At times, that search feels like groping in the dark. How do we know which word is the “right” word? Ultimately, of course, the answer depends upon you, as the author, and the demands of whatever sentence you’re writing. There’s no such thing as the “right” word; there are just good words appropriately used. Today, let’s explore four sophisticated linguistic techniques for choosing and using those words in a way that won’t cost you all the sweat and labor our pal Snoopers had to endure.
What is it? Repetition of beginning consonant sounds.
How is it used? I used alliteration in the title of the post (“4 Tricks for Picking the Perfect Word”). I could have said “4 Tricks for Choosing the Perfect Word” or “4 Tricks for Picking the Right Word”—and both choices would have been more than sufficient—but neither would have given me the pleasing phonetic significance of alliteration. Remember, alliteration doesn’t demand words begin with the same letter, just the same sound.
For example: Cara kept the chimera at bay.
What is it? Repetition of vowel sounds.
How is it used? The post title contains assonance in its rhyming words (“4 Tricks for Picking the Perfect Word”), but assonance can be just as powerful—sometimes more so—in non-rhyming words.
For example: The red heifer looked left as I set down the lemonade for the referee.
What is it? Repetition of internal consonant sounds.
How is it used? Again, we find an example in the post title (“4 Tricks for Picking the Perfect Word”), but the possibilities aren’t limited to rhymes. We can use the technique to gain a more subtle (and often subconscious) effect through non-rhyming words.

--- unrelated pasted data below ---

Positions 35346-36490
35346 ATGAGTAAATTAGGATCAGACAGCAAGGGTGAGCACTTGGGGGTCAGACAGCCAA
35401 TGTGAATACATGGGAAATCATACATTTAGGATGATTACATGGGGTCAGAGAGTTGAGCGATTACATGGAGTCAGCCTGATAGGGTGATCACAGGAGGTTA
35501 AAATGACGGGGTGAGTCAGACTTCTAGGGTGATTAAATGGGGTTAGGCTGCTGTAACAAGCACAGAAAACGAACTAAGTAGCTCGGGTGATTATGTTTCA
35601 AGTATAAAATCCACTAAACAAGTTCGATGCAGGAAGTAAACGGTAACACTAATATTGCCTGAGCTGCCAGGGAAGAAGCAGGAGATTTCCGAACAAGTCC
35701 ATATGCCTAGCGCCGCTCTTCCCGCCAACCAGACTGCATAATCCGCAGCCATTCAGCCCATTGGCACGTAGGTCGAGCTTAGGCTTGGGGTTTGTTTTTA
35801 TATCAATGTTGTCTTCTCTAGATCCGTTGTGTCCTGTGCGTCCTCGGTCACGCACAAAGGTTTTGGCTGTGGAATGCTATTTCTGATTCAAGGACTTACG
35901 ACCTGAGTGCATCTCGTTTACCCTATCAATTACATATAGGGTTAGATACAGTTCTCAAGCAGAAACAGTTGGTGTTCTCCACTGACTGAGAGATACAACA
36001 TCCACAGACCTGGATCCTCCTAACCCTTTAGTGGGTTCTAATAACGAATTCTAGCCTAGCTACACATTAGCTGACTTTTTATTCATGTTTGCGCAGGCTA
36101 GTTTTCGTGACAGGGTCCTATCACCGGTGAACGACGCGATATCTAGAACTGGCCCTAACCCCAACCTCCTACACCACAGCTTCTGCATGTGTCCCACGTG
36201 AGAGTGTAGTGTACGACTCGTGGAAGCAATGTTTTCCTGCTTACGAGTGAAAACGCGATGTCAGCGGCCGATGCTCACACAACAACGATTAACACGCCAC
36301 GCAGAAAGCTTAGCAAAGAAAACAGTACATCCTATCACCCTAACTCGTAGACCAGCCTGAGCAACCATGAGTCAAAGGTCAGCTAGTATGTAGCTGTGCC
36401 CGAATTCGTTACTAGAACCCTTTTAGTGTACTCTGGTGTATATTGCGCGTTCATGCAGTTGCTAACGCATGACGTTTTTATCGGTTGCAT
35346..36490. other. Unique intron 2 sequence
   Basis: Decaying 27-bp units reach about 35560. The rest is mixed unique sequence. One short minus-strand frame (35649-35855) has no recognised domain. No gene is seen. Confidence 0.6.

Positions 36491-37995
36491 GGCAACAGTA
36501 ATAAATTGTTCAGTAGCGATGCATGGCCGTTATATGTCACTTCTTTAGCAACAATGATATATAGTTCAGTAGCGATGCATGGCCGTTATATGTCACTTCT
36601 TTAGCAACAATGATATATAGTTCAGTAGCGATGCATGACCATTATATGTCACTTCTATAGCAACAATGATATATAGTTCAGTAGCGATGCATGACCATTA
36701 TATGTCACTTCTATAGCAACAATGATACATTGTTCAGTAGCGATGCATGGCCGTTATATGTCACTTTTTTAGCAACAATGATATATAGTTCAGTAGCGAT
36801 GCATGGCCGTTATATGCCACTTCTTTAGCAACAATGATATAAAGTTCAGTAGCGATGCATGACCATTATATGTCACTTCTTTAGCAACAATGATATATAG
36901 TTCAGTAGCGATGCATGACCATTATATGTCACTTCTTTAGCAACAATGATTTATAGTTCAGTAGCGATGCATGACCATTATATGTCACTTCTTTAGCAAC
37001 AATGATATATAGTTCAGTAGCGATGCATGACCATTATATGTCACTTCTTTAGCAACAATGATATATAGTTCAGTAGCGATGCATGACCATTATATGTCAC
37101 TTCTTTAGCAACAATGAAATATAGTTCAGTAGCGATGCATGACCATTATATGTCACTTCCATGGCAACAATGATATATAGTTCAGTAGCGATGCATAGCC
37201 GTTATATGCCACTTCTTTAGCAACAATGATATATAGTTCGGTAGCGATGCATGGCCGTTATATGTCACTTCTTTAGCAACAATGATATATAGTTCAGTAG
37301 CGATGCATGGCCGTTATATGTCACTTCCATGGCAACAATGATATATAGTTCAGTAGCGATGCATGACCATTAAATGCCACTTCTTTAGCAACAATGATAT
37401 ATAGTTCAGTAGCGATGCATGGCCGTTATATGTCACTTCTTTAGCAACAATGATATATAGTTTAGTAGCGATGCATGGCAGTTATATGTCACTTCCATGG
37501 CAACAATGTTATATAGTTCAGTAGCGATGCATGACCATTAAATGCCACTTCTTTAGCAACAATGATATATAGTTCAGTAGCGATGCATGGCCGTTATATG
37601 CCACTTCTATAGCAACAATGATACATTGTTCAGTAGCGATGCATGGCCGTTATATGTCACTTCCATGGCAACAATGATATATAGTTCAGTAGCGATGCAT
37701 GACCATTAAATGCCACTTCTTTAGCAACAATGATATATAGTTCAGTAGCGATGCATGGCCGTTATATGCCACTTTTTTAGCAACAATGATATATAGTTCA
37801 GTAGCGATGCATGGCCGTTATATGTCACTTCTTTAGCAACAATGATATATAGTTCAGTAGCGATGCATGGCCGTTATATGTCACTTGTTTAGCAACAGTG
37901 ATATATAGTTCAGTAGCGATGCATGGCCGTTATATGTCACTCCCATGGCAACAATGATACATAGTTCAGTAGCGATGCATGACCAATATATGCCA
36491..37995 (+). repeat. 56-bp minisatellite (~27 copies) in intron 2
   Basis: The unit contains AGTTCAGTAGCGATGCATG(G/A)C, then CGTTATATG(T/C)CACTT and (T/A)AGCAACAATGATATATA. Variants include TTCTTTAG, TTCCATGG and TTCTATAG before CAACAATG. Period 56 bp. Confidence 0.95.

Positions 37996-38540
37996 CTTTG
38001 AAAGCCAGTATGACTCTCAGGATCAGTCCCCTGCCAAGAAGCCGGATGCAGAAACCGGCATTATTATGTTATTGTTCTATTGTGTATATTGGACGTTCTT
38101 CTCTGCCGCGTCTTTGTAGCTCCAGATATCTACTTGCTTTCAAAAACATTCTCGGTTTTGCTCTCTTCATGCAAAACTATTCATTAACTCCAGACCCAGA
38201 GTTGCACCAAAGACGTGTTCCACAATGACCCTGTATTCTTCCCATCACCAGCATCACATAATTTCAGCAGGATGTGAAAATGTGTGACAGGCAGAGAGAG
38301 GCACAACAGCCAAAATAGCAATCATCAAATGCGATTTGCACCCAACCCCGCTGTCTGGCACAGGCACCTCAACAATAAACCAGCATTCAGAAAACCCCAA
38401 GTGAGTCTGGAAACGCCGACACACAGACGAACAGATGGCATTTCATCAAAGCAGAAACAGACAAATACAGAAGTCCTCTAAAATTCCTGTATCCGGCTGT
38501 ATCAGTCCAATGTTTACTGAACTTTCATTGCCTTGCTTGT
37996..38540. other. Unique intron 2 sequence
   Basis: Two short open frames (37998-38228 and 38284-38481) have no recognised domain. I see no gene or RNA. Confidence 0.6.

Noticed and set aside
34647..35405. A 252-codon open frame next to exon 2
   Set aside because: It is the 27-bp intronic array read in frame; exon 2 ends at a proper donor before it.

For example: Suspicious as ever, the assassin sussed out the mafia boss’s safe house.
What is it? Representation of sound through phonetic imitation.
How is it used? I have to fess up to my inability to find a suitable use of onomatopoeia for the post title (kablooey, snap, and meow just didn’t quite fit in). This technique can easily become overbearing, if used incorrectly. The wham-pow-holy-barking-dogs-Batman! approach of comic books isn’t often appropriate in written fiction. However, when used with a little more restraint, the accessible power of onomatopoeic words can infuse sizzle into your prose.
For example: Whapping its wings against the cage, the parrot squawked at the annoying cackling of its neighbor, a magpie.
These four simple techniques can instantly raise your writing to a new level of effectiveness. For all their subtle power, they’re easy to implement, and they offer some fun and original solutions to Snoopy’s agonized hours of word searching.
Tell me your opinion: Have you ever consciously used these techniques in your writing?
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Story by K.M. Weiland